An alternative to HP is a personal contract purchase, which generally involves you paying a deposit on the vehicle, followed by low monthly instalments over a fixed period of time. At the end of the contract term, you’ll then have to choose between paying off the remaining balance as a ‘balloon payment’ in order to assume full ownership of the car, returning the vehicle to the dealer or selling it privately to cover paying back the remainder of the loan.
This is often the most attractive solution for car owners who like to upgrade their vehicle every few years, as it provides greater flexibility. However, like an HP agreement, you still don’t own the car for the duration of the agreement and certain terms and conditions will apply. Before signing on the dotted line, be sure to check what the contract stipulations are, such as mileage limits, and keep it in good condition to avoid any issues further down the line – whether you decide to own the car outright, give it back or sell it to pay off the outstanding balance.
Personal leasing (contract hire)
Although similar to PCP in that you pay low monthly instalments to ‘hire’ the car for the term of the contract, personal leasing doesn’t provide you with the option to buy the car – you simply loan the car from the dealership. Having said that, these types of car finance deals make it easy to upgrade your car at the end of the contract, so it’s a great option if you like to regularly switch up your motor.
Naturally, the monthly instalment amounts will vary depending on the type of car, repayment term and mileage limit you agree, and will usually require you to pay at least three months’ rental upfront – so you’ll need some funds readily available.
An advantage of personal leasing is that servicing of the car is generally included – which can offset some of the running costs – but you may also be obliged to pay a large deposit for the privilege.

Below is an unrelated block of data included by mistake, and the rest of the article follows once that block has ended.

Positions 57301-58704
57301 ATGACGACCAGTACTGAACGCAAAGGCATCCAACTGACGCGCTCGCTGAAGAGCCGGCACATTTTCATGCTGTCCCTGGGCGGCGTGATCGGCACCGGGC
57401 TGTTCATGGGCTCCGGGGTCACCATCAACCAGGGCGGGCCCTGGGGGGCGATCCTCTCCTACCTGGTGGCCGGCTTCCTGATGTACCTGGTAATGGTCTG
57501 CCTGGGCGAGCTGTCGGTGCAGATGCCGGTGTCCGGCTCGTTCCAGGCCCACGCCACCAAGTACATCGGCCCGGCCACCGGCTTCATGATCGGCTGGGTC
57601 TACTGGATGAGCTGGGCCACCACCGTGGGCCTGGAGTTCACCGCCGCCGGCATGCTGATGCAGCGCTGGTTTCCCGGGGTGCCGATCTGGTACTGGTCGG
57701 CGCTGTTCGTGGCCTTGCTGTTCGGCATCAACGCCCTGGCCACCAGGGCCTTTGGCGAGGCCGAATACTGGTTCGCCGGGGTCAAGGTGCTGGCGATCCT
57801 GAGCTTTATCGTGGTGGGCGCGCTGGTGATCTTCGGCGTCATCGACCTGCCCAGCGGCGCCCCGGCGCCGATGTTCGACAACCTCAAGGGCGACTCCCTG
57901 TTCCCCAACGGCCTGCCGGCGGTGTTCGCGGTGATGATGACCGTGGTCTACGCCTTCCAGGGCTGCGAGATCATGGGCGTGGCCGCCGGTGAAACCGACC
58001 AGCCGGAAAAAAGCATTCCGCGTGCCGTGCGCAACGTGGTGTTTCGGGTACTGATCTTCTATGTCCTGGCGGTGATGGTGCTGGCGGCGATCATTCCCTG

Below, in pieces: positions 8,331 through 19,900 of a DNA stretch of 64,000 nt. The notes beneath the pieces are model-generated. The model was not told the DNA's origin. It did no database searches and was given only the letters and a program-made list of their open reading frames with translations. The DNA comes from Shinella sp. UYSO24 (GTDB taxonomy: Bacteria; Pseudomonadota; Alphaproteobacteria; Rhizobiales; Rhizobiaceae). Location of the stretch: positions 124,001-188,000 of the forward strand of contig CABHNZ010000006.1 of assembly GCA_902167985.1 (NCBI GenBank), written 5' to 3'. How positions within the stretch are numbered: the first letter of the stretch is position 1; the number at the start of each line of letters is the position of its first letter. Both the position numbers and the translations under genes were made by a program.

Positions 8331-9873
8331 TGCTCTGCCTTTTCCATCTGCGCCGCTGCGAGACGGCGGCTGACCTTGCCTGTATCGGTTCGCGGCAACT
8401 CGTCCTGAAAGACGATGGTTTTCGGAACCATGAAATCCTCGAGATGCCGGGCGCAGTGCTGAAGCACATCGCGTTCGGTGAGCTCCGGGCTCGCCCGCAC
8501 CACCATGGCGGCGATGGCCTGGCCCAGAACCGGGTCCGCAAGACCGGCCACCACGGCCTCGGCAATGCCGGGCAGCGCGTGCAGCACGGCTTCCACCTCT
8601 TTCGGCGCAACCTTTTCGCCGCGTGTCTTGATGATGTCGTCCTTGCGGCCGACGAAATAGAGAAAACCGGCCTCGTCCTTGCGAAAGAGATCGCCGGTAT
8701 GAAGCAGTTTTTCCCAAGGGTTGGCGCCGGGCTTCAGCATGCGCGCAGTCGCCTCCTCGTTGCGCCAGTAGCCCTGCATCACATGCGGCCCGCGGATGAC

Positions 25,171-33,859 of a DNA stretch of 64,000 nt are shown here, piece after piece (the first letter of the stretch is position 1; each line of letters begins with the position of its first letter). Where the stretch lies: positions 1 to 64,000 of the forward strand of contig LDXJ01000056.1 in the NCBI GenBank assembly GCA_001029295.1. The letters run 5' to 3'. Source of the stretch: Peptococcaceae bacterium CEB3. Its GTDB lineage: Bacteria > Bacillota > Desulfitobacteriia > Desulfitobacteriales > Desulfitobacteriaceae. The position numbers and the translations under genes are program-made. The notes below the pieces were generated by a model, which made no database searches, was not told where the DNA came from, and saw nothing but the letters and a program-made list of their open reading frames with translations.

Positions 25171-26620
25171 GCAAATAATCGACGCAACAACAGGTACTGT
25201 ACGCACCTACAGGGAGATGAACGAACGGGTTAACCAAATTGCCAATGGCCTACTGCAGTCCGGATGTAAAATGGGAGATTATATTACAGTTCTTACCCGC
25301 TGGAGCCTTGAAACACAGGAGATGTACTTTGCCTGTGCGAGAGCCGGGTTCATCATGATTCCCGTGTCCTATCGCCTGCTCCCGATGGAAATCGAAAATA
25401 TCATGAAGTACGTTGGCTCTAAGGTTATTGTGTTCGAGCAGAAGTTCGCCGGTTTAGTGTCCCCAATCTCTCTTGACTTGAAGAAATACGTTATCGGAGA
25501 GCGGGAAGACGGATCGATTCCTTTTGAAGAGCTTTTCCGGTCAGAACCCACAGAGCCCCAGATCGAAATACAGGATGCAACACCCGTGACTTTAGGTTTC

Personal car loans – the pros and cons
The most popular alternative to dealership finance is to take out a personal car loan from an independent lender to pay for your car. This comes with numerous benefits for those looking to pay for the car upfront and have full ownership from the get-go – as you’ll also have the freedom to sell the car when you want, and there are no limitations on mileage.
Another plus when it comes to taking out personal car finance is that you won’t be required to pay a hefty deposit and there’s greater flexibility on the loan repayment period. This means you can pay back the balance over a period that suits your circumstances, ensuring the monthly instalments aren’t going to be financially stretching for you. While APR rates on personal car loans tend to be higher than you’d find with dealership finance, it can still work out cheaper in the long run.
One of the disadvantages to owning your car outright through personal finance is that car values depreciate so quickly, meaning you may have to come to terms with the fact that the amount you pay back over the full term will be far greater than the vehicle’s actual value.
It’s also worth noting that the best car loans are awarded to those with good credit ratings, so, if you’re suffering from bad credit, you’ll likely be subject to higher interest rates. To know where you stand, it’s worthwhile obtaining a credit report to see if there are ways you can up your credit score and improve your chances of getting a good deal before you begin applying for car loans.
As with any application for credit, be mindful not to apply for too many over a short period of time, as this will appear on your credit report and flag up that you’re potentially a higher risk borrower.
Make informed decisions
Taking out a loan of any size comes with an element of risk, and car finance is no different. Before you venture into any financial agreement, be it with a dealership or a bank, you should be completely sure that you’re able to afford the payments and that you’re aware of all the applicable terms and conditions. That way, you can be confident that your new car is going to be a sound investment and not a financially crippling one.